Wolfe Publishing Group


    A friend and I were talking recently about the way we measured success and happiness, and as usual, the conversation eventually turned to dogs and bird hunting. We acknowledged that bird hunting with dogs is a very big part of our lives, as neither of us could possibly define happiness without at least alluding to the pursuit of feathered game with a Lucy or a Sis or a Jack or a Bo.

    We both admitted that as young men, our goals had been to shoot limits of whatever bird was in season, and a limit of pheasants and quail in the same day was a double-double.  Later, we sought birds in faraway places, sometimes opting for countries with “generous bag limits.” Now, however, we just want some good dog work and a pleasant, safe day in the outdoors, the closer to home the better. If we shoot something, that’s a bonus. If the dogs get a few points and it doesn’t rain and we don’t have to get up in the dark, that’s even better.

    “Another dose of happiness,” I told my friend, “comes during a break in the hunt when I sit in a warm truck with a cup of hot coffee and a package of Double-Stuff Oreos.” Getting a dunked Oreo to just the perfect consistency – not too soggy, yet soft enough to melt in the mouth – brings me a lot of pleasure.

    “I know exactly what you’re saying,” my friend told me. “I used to chase my dog, Bailey, all over the country, and I demanded his perfection while mine was always suspect. If he messed up a point or made a sloppy retrieve, I yelled and got angry and just generally made a fool of myself.

    “I’d come home from a hunt with my blood pressure borderline lift off, but when Bailey was killed on the highway and I couldn’t find a pup right away, everything started to change. I acquired Gabe, a rescue golden from the pound, and we became inseparable. He’s not a great hunter, but he’s a good pal. Now, I want a dog for company as much as anything.”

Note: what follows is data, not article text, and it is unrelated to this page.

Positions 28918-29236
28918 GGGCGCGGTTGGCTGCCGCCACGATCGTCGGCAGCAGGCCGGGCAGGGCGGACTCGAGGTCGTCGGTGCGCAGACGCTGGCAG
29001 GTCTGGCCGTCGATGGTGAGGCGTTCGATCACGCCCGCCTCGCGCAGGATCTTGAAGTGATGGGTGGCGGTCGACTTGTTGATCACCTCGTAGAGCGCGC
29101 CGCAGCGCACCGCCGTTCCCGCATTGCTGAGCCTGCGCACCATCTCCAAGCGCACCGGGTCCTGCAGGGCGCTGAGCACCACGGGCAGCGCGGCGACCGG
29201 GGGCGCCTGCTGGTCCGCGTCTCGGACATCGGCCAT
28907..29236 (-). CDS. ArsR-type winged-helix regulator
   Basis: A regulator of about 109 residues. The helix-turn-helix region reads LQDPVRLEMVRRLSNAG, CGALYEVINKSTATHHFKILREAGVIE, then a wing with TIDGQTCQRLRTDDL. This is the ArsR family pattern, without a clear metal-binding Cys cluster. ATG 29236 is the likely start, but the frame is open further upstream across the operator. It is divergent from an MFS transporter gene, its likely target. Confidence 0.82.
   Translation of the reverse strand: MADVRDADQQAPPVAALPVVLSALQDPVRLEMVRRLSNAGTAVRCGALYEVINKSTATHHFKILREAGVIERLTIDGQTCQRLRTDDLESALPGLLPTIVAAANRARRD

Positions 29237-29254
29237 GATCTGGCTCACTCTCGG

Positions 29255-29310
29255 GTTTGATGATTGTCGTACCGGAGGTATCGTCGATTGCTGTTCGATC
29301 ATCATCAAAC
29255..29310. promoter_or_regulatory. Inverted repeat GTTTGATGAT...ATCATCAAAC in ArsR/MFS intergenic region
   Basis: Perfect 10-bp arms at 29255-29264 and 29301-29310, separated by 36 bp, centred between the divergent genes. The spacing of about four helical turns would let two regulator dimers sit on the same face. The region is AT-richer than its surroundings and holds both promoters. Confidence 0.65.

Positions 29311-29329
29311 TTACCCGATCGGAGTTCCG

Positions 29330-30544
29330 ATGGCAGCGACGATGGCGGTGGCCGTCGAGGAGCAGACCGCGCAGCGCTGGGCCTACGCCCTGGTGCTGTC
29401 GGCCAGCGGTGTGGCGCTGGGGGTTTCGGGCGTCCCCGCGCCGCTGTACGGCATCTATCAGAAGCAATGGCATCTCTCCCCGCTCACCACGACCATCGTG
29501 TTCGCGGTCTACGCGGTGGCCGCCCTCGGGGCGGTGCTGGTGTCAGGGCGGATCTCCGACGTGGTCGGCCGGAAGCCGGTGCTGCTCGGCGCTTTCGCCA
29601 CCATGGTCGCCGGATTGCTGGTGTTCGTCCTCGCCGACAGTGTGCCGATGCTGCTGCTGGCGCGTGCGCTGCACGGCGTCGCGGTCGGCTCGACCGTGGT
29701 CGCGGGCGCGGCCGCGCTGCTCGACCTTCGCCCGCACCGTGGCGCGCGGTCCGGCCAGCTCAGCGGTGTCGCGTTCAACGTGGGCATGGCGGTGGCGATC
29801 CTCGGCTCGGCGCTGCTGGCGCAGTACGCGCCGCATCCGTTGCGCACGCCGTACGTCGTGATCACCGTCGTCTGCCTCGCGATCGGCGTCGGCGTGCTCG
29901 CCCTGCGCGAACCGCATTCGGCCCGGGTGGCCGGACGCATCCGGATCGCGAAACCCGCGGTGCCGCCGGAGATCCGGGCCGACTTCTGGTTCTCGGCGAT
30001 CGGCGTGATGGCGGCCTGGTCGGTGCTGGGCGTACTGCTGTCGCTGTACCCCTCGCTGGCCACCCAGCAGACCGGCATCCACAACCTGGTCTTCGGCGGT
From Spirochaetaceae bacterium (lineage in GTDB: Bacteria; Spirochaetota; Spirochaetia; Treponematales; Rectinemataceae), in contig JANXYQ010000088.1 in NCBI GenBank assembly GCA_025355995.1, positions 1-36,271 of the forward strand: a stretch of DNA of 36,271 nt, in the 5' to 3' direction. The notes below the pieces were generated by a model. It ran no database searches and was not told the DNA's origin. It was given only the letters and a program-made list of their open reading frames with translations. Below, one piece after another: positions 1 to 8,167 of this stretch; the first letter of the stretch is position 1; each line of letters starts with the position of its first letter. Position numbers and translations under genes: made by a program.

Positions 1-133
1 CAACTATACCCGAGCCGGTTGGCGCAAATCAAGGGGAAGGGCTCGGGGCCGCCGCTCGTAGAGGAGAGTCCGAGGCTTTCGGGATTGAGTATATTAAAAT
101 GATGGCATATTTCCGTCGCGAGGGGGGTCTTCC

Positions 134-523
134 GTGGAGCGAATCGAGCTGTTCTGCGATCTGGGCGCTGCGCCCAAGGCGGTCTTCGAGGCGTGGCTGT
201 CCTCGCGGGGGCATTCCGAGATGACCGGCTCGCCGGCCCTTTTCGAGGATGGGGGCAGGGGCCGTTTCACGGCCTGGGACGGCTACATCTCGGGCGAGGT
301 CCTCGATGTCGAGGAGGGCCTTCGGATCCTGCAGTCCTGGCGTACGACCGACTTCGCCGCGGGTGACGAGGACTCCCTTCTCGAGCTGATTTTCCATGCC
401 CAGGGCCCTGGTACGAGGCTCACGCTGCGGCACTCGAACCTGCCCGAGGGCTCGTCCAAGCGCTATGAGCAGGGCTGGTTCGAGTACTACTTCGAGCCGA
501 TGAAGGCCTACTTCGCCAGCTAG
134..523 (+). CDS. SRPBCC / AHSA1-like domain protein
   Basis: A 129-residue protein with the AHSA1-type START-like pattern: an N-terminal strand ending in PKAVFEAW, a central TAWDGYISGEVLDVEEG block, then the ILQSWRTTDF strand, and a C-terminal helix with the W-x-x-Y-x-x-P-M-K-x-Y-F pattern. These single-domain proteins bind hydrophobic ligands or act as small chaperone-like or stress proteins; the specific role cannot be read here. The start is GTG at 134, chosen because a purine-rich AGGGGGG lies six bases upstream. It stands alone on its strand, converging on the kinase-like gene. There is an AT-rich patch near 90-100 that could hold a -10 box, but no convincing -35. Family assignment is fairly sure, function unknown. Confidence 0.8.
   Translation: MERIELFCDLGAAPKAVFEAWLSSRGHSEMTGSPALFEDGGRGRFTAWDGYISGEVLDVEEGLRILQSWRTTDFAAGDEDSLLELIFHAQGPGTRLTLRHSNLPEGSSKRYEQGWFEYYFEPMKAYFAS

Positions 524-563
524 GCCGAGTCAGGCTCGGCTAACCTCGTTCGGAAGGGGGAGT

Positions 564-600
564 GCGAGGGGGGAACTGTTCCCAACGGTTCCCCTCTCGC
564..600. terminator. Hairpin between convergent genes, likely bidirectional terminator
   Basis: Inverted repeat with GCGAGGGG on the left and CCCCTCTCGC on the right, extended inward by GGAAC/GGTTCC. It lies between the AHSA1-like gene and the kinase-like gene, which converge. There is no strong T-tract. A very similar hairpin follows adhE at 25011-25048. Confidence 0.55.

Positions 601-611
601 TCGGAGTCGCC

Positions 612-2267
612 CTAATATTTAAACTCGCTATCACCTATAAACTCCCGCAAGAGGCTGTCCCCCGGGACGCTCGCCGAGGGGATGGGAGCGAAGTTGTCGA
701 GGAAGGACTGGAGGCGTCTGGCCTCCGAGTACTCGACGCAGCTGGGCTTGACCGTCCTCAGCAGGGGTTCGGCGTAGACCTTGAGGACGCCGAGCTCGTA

When I retired, I was sure I would spend the rest of my life traveling, and within a few years, I had carried a shotgun to South America, Africa, the Northwest Territories, Alaska and Mexico. I had always planned to also do some fishing in New Zealand, Costa Rica and even Russia, but I find the motivation is no longer there.

    It’s not that I’m tired or jaded but rather that I’d just as soon pull my boat out to Loon Lake on summer evenings and fish for 10-inch kokanee salmon. I have found that the size and the number of fish are only relative anyway – it’s the process I enjoy. A small kokanee on light line is almost more fun for me than a 7-foot sturgeon on 80-pound test braid.

    The same goes for birds. I do still enjoy my trips to North or South Dakota to hunt pheasants, but trips abroad for other species are now more about new cultures and new sights. I found that “high-volume shooting,” such as that available in Argentina for eared dove, made me feel dirty.

    I used to aspire to write the great American novel, win a Pulitzer and be the toast of the talk show circuit. Now, I am very happy, thank you, to write an occasional magazine or newspaper article, savor the occasional fan letter and know that somewhere, somebody smiled when they read something I had written. I’d rather read a good book than write a bad one, and I like the immediate, positive reinforcement in writing short articles like this one.

    I think my children worry about me. I think they suspect I am now doing something I always encouraged them not to do – settle. That’s not it at all. In fact, for the first time in my life, I’m doing what I want to do rather than what I think I should. If I want to stay home and work in the garden, that’s what I’ll do. If I want Oreos rather than expensive cheesecake, cheap light beer rather than an expensive IPA, that’s what I’ll have.

    I can’t count the number of times I’ve taken a lady to an expensive restaurant and spent a small fortune on miniscule servings of pricey food when what I really craved was a big, greasy cheeseburger and fries. And I’ve attended many an evening at the symphony when I would have preferred a night at the Arena watching hockey. Nowadays, I don’t aspire to any more culture than what I inherited from my mom, and everything I ever wanted to know about wine, I learned at age 16 with a bottle of Ruby Grape in Jerry Many’s basement when his folks were out of town.

    There have been periods of my life when happiness has been elusive, and happiness is all I really aspire to anymore. Too bad it took so long to find me.

    Wolfe Publishing Group